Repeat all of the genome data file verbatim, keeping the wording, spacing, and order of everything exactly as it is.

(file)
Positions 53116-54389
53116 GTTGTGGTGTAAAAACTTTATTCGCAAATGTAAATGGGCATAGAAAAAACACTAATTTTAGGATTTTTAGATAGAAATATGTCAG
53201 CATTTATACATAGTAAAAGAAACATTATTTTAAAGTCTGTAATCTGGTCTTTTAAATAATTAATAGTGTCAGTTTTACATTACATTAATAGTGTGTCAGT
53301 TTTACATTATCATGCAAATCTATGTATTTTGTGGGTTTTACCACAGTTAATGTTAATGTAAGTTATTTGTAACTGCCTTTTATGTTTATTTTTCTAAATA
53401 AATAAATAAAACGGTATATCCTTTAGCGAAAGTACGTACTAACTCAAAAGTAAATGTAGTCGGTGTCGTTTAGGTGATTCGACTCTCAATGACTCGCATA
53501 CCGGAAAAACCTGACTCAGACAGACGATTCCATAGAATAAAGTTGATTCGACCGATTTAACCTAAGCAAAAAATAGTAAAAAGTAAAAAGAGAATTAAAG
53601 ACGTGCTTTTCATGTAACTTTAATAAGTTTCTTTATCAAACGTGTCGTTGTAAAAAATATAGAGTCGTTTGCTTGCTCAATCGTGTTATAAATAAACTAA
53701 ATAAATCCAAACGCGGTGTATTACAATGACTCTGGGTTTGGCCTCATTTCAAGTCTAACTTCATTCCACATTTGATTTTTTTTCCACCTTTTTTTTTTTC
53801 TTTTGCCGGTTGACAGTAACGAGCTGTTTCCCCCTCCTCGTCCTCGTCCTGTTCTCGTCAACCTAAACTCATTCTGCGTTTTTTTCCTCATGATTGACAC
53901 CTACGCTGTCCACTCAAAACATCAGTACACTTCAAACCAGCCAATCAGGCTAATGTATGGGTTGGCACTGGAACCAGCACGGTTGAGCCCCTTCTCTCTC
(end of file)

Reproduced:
Positions 53116-54389
53116 GTTGTGGTGTAAAAACTTTATTCGCAAATGTAAATGGGCATAGAAAAAACACTAATTTTAGGATTTTTAGATAGAAATATGTCAG
53201 CATTTATACATAGTAAAAGAAACATTATTTTAAAGTCTGTAATCTGGTCTTTTAAATAATTAATAGTGTCAGTTTTACATTACATTAATAGTGTGTCAGT
53301 TTTACATTATCATGCAAATCTATGTATTTTGTGGGTTTTACCACAGTTAATGTTAATGTAAGTTATTTGTAACTGCCTTTTATGTTTATTTTTCTAAATA
53401 AATAAATAAAACGGTATATCCTTTAGCGAAAGTACGTACTAACTCAAAAGTAAATGTAGTCGGTGTCGTTTAGGTGATTCGACTCTCAATGACTCGCATA
53501 CCGGAAAAACCTGACTCAGACAGACGATTCCATAGAATAAAGTTGATTCGACCGATTTAACCTAAGCAAAAAATAGTAAAAAGTAAAAAGAGAATTAAAG
53601 ACGTGCTTTTCATGTAACTTTAATAAGTTTCTTTATCAAACGTGTCGTTGTAAAAAATATAGAGTCGTTTGCTTGCTCAATCGTGTTATAAATAAACTAA
53701 ATAAATCCAAACGCGGTGTATTACAATGACTCTGGGTTTGGCCTCATTTCAAGTCTAACTTCATTCCACATTTGATTTTTTTTCCACCTTTTTTTTTTTC
53801 TTTTGCCGGTTGACAGTAACGAGCTGTTTCCCCCTCCTCGTCCTCGTCCTGTTCTCGTCAACCTAAACTCATTCTGCGTTTTTTTCCTCATGATTGACAC
53901 CTACGCTGTCCACTCAAAACATCAGTACACTTCAAACCAGCCAATCAGGCTAATGTATGGGTTGGCACTGGAACCAGCACGGTTGAGCCCCTTCTCTCTC